It even gives them more confidence. Confidence to be like, you know what? Let's go out and support this culture. So that's why the Afro Nation festival in Portugal, it was bigger than Coachella to me. It just shows that you just needed that platform, and then the fans needed the confidence to come out and really support. The next step now is getting the fans to buy the music because we have the numbers, but you've got to come out and buy it. That's the only way we can really break. The music is spreading. It's on the radio. Everybody’s doing shows. Everybody's touring, but now the next step is getting these sales up.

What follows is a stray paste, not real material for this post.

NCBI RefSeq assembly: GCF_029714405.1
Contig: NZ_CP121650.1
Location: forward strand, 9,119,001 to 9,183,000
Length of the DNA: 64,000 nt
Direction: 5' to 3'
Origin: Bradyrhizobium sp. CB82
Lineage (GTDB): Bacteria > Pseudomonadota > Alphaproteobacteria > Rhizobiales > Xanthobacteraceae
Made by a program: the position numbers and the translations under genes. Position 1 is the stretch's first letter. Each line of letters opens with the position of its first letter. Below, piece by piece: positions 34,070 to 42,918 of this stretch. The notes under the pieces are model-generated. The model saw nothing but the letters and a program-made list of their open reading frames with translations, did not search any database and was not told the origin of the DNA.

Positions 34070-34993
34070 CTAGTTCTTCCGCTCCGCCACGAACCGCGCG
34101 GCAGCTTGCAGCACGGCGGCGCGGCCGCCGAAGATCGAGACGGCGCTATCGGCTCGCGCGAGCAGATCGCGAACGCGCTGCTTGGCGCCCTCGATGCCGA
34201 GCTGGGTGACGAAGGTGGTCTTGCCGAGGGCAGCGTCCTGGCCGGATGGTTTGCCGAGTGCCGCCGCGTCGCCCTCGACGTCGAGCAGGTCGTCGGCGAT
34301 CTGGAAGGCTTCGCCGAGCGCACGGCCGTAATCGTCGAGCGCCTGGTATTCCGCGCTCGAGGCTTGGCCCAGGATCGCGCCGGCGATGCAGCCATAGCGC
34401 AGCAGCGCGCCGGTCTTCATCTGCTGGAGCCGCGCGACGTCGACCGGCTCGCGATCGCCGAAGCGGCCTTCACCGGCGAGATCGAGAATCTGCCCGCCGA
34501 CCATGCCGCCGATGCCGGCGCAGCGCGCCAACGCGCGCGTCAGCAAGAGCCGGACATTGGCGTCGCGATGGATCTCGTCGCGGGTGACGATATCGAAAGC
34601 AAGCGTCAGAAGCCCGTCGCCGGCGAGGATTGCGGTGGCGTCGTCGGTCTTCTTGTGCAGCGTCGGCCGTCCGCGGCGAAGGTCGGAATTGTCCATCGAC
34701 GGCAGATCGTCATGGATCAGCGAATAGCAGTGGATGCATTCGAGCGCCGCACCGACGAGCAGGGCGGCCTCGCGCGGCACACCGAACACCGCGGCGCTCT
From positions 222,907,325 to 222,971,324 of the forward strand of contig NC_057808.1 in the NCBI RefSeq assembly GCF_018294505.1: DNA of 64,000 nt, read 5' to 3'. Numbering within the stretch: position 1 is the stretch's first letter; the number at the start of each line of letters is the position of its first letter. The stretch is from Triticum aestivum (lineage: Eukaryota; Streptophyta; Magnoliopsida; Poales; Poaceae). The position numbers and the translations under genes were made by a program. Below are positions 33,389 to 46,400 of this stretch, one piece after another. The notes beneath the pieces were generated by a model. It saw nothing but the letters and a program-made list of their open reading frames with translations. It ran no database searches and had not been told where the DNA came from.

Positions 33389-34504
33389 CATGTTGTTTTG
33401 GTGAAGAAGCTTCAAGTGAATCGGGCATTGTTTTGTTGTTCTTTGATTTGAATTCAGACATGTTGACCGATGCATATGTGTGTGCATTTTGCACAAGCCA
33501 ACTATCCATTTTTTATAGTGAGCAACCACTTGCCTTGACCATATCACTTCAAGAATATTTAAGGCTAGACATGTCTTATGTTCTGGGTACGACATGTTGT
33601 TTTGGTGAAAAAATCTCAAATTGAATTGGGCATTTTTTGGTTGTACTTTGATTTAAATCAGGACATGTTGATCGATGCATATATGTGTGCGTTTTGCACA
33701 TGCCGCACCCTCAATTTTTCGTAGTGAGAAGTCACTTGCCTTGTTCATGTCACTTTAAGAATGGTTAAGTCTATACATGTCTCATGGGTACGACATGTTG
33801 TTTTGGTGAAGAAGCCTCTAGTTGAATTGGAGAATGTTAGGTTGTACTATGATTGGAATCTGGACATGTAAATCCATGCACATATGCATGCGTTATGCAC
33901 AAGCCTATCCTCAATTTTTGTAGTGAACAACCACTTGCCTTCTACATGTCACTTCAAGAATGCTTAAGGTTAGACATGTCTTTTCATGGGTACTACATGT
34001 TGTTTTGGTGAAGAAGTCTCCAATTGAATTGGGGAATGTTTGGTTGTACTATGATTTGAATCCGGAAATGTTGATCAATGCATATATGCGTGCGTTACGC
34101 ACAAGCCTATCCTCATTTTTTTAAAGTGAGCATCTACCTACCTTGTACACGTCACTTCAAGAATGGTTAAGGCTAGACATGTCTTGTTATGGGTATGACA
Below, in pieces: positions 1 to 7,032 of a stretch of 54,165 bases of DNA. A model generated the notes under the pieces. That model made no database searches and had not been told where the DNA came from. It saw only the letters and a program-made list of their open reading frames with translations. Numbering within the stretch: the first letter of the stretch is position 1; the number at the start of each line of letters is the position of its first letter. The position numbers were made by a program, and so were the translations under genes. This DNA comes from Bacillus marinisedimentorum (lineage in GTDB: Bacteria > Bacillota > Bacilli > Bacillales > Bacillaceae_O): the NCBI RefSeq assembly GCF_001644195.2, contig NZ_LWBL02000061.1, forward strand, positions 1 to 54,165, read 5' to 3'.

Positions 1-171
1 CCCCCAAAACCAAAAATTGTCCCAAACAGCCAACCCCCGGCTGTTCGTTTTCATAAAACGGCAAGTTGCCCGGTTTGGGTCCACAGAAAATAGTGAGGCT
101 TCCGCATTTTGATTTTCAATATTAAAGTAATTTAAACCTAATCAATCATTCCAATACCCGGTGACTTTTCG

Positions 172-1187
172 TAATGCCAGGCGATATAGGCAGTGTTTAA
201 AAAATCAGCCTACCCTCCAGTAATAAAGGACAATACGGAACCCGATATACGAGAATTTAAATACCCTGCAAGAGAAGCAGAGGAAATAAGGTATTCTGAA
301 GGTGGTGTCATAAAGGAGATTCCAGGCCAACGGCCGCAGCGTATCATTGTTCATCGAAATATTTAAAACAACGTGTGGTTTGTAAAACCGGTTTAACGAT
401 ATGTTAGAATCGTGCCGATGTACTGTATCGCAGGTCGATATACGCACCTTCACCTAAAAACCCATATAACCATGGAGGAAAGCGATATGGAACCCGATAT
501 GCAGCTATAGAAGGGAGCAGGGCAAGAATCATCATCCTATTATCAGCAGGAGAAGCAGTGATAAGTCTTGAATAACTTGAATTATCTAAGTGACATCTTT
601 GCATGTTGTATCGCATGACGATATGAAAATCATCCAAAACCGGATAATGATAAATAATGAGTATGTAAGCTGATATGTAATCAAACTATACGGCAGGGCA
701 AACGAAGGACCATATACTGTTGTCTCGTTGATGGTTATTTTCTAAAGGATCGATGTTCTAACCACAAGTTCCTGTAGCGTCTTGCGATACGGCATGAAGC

In a way, that’s most artists’ problems now. Touring is the moneymaker. That and streaming. There's nothing really wrong with streaming. That is why they want us to appeal to the Western crowd because those people buy music. Those people buy merch, blah blah blah. But we have to do what we know how to do. So the Western [crowd], they're actually buying it, but we need our real fans to come and be like, yo, Davido album dropping. It's a campaign—80,000 copies the first week, let's go out and buy. Look at the Latin industry. They're doing numbers. So apart from the music getting big, I feel like, yes, the music is getting accepted, but where are the numbers? When you walk into a building, it's all about numbers. It's not about if your music is sweet or this, or that—it's all about the profit. That's what we'll be working on getting up.